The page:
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19 Malaysian Foods And Drinks Your Tastebuds Will Thank You For

Eat all the things.

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1. Char Kway Teow

Char kuey teow is one of Malaysia's most iconic dishes. Made of flat rice noodles, bean sprouts, chives, and soy, the dish components can vary immensely. Additional ingredients can include tofu, seafood, chicken, and egg.

2. Nasi Kandar

The term nasi kandar came from when rice (nasi) hawkers would carry around their offerings on poles (kandar) to sell. Today, it's essentially rice with your choice of whichever toppings are on offer.

3. Roti Canai

Roti canai is essentially a fried, crispy, fluffy flatbread that you dip into a curry sauce. The dish has heavy Indian influences and is just unbelievably delicious.

4. Teh Tarik

Teh tarik translates to "pulled tea" which describes the process of how the tea is made. The condensed milk-sweetened tea is "pulled" between two mugs to cool, mix, and to make it frothy.

5. Steamboat/Lok Lok

There are different variants of steamboat and lok lok throughout Malaysia. The more traditional steamboat is like hot pot where you eat the soup along with the ingredients you place inside. When having lok lok, you just eat the ingredients you boil on the sticks, and not the soup.

6. Nasi Lemak Bungkus

Nasi lemak is one of Malaysia's most-known dishes. It consists of rice cooked in coconut milk paired with sambal chilli, anchovies, peanuts, and boiled egg. Bungkus means "pack" in Malay, and really is just the take away version of the dish.

7. Or Chien (Fried Oyster Omelette)

The oysters are lightly fried on a hot skillet before they're mixed with raw egg. The mix is then fried until it's cooked through and is served with a hot chilli sauce.

8. Ais Kacang

Otherwise known as ABC, ais kacang, which translates to "ice beans", is a popular Malaysian dessert. The base of the dish is full of shaved ice, beans, jelly, and evaporated milk.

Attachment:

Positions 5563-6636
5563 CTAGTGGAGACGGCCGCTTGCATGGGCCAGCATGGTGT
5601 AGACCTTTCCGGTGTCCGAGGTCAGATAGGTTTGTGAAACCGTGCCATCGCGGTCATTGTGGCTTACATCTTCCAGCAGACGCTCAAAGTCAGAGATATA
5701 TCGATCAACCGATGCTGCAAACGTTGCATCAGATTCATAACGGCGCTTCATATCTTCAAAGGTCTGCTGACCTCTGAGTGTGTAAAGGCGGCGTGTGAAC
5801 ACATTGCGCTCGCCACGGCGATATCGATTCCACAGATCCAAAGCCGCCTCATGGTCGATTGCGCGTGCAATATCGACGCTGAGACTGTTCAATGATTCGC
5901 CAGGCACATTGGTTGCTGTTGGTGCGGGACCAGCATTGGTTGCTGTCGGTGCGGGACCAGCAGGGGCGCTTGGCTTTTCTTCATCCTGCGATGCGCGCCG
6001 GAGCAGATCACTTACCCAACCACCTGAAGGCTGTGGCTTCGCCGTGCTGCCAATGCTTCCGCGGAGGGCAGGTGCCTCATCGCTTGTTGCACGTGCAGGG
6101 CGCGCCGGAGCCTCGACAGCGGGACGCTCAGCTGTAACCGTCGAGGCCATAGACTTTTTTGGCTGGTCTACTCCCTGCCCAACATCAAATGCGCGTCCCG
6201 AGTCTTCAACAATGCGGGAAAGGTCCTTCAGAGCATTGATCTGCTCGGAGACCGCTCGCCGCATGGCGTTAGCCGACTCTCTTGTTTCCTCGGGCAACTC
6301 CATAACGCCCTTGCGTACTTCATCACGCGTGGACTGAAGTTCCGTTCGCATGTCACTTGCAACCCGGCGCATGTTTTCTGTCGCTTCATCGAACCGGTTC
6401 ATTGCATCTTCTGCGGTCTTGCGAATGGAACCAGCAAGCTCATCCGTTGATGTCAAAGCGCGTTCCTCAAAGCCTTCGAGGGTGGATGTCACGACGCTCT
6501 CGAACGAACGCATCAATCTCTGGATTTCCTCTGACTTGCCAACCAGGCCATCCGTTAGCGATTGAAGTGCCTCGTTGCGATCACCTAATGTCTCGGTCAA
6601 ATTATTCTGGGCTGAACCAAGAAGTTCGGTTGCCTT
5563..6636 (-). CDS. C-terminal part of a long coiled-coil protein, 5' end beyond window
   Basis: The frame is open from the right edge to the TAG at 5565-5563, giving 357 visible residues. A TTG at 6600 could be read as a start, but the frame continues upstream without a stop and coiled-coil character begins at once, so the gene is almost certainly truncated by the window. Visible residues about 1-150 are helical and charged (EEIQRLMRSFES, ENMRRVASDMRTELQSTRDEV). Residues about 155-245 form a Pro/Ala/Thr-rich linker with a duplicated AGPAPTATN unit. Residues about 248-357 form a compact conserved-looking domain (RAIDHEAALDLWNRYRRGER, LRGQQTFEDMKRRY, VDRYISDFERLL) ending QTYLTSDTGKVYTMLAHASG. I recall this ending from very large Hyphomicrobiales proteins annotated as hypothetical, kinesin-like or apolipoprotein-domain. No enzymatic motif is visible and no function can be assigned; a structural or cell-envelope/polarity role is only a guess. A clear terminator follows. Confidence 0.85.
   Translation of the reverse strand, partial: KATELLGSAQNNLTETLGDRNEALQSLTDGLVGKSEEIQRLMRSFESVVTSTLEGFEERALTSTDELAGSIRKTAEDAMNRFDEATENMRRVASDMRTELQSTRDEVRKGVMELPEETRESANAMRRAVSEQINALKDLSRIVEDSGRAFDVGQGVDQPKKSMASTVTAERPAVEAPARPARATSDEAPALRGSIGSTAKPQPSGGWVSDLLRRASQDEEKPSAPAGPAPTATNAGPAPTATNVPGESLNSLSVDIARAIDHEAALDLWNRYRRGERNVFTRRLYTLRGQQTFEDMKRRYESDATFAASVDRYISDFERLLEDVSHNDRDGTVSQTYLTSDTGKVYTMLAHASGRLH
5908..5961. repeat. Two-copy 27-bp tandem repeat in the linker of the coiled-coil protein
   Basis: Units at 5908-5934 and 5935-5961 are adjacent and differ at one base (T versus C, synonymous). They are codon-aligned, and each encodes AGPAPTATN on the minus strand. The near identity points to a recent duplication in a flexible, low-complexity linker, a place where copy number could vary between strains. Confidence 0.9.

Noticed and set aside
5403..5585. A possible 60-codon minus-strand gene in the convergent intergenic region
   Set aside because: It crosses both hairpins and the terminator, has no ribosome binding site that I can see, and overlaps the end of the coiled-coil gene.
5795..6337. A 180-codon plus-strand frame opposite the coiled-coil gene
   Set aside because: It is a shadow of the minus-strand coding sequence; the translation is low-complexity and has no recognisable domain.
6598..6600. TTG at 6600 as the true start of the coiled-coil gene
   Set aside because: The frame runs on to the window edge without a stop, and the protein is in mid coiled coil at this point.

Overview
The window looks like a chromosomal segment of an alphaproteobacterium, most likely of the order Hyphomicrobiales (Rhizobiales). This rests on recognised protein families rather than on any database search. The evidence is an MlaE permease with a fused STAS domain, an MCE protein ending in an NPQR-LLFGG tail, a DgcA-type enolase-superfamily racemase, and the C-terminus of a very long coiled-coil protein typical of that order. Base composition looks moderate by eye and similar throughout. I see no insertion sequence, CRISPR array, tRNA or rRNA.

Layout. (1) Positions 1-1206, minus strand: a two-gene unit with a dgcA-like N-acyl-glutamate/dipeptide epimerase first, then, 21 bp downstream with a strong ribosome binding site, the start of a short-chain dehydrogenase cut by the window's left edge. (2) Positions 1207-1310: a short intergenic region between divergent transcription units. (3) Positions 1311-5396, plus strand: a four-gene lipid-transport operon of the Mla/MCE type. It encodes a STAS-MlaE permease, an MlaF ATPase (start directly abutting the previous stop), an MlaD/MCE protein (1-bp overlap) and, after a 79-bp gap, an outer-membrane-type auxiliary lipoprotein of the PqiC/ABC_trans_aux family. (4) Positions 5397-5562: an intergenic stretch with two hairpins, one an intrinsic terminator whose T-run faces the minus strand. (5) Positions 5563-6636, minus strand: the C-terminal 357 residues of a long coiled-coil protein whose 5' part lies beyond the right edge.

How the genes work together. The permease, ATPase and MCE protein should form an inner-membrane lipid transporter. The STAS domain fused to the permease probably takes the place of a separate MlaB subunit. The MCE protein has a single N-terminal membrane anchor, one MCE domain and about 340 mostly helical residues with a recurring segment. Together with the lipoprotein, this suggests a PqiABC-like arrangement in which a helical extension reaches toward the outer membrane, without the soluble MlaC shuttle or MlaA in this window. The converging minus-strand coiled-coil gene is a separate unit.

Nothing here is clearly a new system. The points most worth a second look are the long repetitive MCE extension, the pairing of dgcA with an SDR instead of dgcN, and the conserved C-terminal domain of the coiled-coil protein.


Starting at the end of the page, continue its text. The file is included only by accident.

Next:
9. Curry Mee

Similar to laksa, curry mee is a spicy, coconut milk-based soup filled with whatever the heart desires. Commonly paired with thin egg or rice noodles, an array of vegetables and meats can be added depending on your personal preference.

10. Nasi Goreng

Fried rice and nasi goreng are pretty much one and the same. Though, sweetened with sweet soy over regular soy, nasi goreng has a slightly different taste. Plus you'll often find a fried egg perched on top!

11. Ramly Burger

The western equivalent to Ramly burgers are the hotdogs you get from street vendors in NYC. Really popular in Malaysia, these hawker burgers are often wrapped in egg and other goodies.

12. Char Mee Suah

This dish is a little different to the others found in Malaysia, because the noodles have a lot more bite than the regular rice ones. Also, the flavours are much lighter than most.

13. Cendol

Originating from Indonesia, Cendol is another shaved ice dessert which uses palm sugar and coconut milk as its base. Plus, cendol usually uses fewer ingredients than ais kacang does.

14. Hainanese Chicken Rice

Normally referred to as "chicken and rice" this dish is literally just that. Chicken is poached and served with white rice, and is eaten with soy and chilli dipping sauces.

15. Roti Jala

Otherwise known as net bread, this egg and flour mixture is placed on the skillet in a net-like formation before being rolled up into a little log. It's often eaten with curries and soup-like dishes.

16. Ipoh White Coffee

The name Ipoh comes from the town the coffee originated from. Although it's called "white coffee" the coffee beans used in Ipoh are still brown. After the beans are roasted in margarine, the brewed coffee is mixed with condensed milk.

17. Wantan Mee

Wantan mee is another Malaysian noodle dish, but instead of all the ingredients being mixed together in the cooking, you combine them in the bowl yourself. Egg noodles are placed on top of a black sauce and are topped with BBQ pork, dumplings, vegetables, and chilli.

18. Char Kueh Kak (Fried Rice Cake)

Really big in Penang, these rice cakes are fried with bean sprouts, egg, chilli, and soy. They're most commonly eaten for breakfast.

19. Kaya Toast

Kaya toast is bread filled with a coconut custard jam and butter. It's eaten for breakfast and is normally paired with a nice coffee and a couple of boiled eggs.

Michelle Rennex travelled on Contiki’s Bangkok to Singapore trip. Contiki provided all hotel, airfare, and associated tour costs free of charge. BuzzFeed writers did not guarantee coverage.